One of the toughest exams in finance is about to get more topical, and for some, more complicated. Starting next year, Levels I and II of the exam to become a chartered financial analyst will include more in-depth questions on fintech, including machine learning and ethics  tied to the use of technology within a work setting.

The Level III test, which focuses on portfolio management and planning, will include more questions on the latest practices in passive and active equity investment and professionalism in the investment management process. The changes will reflect an updated curriculum for the 2019 CFA Program.

“Fintech is no longer nice to know, but a need to have … a must have,” says Stephen Horan, managing director of credentialing at the CFA Institute. “Fintech is a class onto itself. It needs its own taxonomy.”

The CFA curriculum, which runs about 9,000 pages, has been updated to reflect these changes. In the past its fintech curriculum focused on algorithms and high-frequency trading. Now it includes machine learning, distributed ledger technology (blockchain) and cryptocurrencies.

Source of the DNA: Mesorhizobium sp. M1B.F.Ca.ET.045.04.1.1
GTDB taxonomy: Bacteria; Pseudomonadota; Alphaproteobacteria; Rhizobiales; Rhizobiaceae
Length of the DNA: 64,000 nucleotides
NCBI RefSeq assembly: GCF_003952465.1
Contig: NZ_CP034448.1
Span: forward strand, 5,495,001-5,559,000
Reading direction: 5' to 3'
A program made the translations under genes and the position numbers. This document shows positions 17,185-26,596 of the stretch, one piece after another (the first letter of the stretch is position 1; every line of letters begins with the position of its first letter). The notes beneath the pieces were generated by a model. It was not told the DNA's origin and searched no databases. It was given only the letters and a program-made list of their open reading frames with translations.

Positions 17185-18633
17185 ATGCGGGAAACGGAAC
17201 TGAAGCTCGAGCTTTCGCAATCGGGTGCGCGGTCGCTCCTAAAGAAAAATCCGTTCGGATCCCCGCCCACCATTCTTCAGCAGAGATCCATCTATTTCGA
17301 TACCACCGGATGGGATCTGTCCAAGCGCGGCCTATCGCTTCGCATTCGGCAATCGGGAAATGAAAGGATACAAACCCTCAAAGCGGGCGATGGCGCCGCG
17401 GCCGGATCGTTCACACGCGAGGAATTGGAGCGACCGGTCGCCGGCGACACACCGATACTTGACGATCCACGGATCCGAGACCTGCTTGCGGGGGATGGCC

Studying for the CFA test averages 1,000 hours. The Level I test is given twice a year — in June and December — but Levels II and III are tested only once a year.

The tests are not mandated like the Series 7, 63 and 66 exams because the CFA charter is not a license; it signifies a level of competency and experience — a “gold standard,” according to the CFA Institute.

About one-third of professional CFA charterholders manage assets for private clients, including wealth managers, brokers and RIAs, says Horan. About 20% work in portfolio management and 15% in research analysis.

Less than half of test-takers pass the exams, and one in five fail to complete all three.